AUBURN | The crowd, it seemed, was split.
Filling most of the benches set up in Memorial City Hall, Auburn residents shared their divided opinions on a proposed senior housing project Tuesday afternoon during the Auburn Industrial Development Authority's public hearing.
The hearing was held regarding Calamar Construction's request seeking a 10-year-long of payments in lieu of taxes, known as a PILOT, for the three-story apartment building it wants to construct in the wooded lot bordered by Standart Avenue, Grant Avenue, Catlin Street and North Lewis Street.
The company asked for a shorter PILOT period after AIDA unanimously rejected its request for a 20-year-long PILOT on July 31.
During the public hearing, Calamar representatives, local officials and neighbors living on the northeast side of Auburn spoke — almost equally — for and against the project.
Ron Noga, of 124 N. Lewis St., asked the AIDA board to deny Calamar's second request, arguing that the housing complex would only bring more dangerous traffic to the Standart Avenue area, not business.
"I don't think you'd want this in your backyard either," Noga said.
Tom Gabak, of 106 N. Lewis St., agreed, adding that PILOT programs should be reserved for job-creating businesses.
"There will be no increase in jobs," he said. "The only thing they'll be bringing to the table are construction jobs."
As a employee who works with the elderly, Sarah Douglas, of 121 Osborne St., said she believed the Calamar project would give seniors an option for an easier lifestyle while maintaining a social life and retaining their independence.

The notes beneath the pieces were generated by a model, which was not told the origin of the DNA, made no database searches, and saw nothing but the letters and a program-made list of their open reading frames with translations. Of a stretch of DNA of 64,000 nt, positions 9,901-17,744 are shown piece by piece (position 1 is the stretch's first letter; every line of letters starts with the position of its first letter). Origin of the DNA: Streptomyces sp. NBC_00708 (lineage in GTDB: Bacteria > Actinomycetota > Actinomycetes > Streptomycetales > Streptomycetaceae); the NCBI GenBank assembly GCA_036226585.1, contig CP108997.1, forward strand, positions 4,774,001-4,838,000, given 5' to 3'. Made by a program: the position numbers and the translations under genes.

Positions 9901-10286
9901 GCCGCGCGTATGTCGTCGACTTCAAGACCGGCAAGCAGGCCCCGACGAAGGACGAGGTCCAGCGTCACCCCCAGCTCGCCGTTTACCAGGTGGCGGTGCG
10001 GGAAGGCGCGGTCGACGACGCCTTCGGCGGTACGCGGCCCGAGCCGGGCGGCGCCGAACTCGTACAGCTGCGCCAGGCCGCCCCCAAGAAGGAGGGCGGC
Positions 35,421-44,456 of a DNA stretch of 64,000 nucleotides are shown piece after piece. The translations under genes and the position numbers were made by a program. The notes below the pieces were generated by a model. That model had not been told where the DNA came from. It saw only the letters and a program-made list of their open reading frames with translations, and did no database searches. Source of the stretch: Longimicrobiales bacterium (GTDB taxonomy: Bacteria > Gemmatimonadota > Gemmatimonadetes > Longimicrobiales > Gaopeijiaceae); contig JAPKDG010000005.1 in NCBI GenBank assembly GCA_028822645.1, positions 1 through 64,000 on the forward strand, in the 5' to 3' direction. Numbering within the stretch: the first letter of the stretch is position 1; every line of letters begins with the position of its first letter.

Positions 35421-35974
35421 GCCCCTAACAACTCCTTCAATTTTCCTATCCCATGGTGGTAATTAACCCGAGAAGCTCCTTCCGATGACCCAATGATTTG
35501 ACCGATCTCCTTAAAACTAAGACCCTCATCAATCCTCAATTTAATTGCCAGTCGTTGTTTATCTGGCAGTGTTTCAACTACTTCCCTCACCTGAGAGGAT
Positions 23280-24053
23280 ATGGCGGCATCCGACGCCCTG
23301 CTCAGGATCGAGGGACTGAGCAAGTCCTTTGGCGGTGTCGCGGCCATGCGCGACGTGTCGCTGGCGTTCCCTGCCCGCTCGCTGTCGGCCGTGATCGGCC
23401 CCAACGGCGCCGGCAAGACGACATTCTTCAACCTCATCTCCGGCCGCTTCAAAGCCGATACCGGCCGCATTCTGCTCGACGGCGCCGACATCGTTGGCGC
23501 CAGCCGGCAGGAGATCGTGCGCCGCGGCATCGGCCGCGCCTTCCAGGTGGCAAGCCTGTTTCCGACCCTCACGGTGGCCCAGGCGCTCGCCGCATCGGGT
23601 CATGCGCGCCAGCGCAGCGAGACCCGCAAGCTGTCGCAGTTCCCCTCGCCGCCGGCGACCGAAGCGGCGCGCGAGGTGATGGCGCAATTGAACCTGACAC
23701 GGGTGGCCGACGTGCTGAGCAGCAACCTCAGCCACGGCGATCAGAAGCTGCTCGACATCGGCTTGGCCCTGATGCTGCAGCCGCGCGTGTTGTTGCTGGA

"I feel like this project is really needed," she said, explaining the senior housing center would appeal to local elderly residents and the aging baby boomer population.
Andrew Fish, interim director of the Cayuga Economic Development Agency, also spoke in support, citing the $1.2 million dollar property tax increase over the 10-year PILOT. He also added that it would keep aging seniors in the Auburn community rather than forcing them into other counties.
"This will keep their dollars in our community, to be spent in our stores," Fish said.
After closing the public hearing, AIDA board members briefly discussed the PILOT before setting a vote for 5 p.m. Monday, Dec. 10.
Before adjourning the meeting, James Dacey, AIDA chair, told the crowd that he believed that through the $250,000 to $1 million in repairs Calamar planned to spend on the senior center each year would serve as an additional benefit to the community.
"That's above and beyond the construction," he said. "I think there's some other tangibles in here besides the taxes."